Several factors can influence vehicle braking:
An effective braking system takes all these factors into account.
A basic hydraulic braking system has 2 main sections -
There is a brake for:
Some systems have all drum brakes. Some have disc brakes on the front wheels and drum brakes on the rear, others have all disc brakes.
A basic braking system has a:
The driver pushes the brake pedal; it applies mechanical force to the piston in the master cylinder. The piston applies hydraulic pressure to the fluid in the cylinder, the lines transfer the pressure – which is undiminished in all directions within the confines of the brake lines – to the wheel cylinders, and the wheel cylinders at the wheel assemblies apply the brakes.
Force is transmitted through the fluid. For cylinders the same size, the force transmitted from one is the same value as the force applied to the other. By using cylinders of different sizes, forces can be increased or reduced.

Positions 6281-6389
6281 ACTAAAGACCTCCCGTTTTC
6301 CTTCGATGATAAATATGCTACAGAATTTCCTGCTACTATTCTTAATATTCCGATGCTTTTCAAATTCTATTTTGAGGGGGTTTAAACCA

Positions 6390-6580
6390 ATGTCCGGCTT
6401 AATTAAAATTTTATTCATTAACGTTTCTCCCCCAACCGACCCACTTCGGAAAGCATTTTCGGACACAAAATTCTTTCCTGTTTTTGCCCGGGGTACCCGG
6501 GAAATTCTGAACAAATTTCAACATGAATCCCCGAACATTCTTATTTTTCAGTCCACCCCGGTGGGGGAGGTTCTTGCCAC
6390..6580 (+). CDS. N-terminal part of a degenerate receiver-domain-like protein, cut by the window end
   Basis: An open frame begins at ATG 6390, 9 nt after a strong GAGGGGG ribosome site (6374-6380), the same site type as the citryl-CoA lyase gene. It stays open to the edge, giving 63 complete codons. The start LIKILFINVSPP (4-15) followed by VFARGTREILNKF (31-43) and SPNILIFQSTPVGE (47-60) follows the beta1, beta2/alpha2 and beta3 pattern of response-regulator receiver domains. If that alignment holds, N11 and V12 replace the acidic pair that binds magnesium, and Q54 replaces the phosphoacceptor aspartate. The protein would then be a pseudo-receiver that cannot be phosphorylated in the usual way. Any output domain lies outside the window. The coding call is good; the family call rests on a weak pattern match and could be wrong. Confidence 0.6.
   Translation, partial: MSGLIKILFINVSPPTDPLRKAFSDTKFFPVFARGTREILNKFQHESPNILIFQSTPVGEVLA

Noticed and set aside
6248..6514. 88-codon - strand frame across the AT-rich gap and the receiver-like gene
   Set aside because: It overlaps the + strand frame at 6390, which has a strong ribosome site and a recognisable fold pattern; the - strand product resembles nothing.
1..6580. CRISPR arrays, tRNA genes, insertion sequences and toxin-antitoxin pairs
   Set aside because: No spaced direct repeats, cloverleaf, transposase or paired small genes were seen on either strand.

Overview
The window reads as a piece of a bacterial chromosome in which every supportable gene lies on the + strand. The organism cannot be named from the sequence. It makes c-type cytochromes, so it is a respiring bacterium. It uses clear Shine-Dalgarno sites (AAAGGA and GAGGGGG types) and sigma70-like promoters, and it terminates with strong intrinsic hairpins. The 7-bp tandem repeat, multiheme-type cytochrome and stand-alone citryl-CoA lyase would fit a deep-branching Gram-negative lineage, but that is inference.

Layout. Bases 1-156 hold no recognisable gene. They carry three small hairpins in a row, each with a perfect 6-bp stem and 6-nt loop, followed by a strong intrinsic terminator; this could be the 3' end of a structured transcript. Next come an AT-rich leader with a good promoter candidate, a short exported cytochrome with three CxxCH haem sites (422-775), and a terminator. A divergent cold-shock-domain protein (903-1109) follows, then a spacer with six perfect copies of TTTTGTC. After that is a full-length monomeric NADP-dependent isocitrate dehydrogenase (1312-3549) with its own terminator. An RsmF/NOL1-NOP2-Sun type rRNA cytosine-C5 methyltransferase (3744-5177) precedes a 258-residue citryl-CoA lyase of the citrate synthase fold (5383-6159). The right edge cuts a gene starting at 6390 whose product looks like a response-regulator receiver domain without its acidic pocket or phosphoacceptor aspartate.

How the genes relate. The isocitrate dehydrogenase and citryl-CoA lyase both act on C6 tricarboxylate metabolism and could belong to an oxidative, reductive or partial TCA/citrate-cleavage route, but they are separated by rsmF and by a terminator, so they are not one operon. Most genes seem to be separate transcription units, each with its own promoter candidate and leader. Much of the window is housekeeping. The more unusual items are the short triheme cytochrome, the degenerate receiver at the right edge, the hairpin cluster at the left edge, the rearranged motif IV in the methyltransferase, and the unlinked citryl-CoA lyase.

In an actual braking system, the master cylinder is smaller than the wheel cylinders, so the force at all of the wheel cylinders is increased.
When brakes are applied to a moving vehicle, they absorb the vehicle’s kinetic energy. Friction between the braking surfaces converts this energy into heat.
In drum brakes, the wheel cylinders force brake linings against the inside of the brake drum. In disc brakes, pads are forced against a brake disc. In both systems, heat spreads into other parts and the atmosphere, so brake linings and drums, pads and discs must withstand high temperatures and high pressures.
On modern vehicles this basic system has some refinements, such as a power booster. This helps the driver apply the brakes.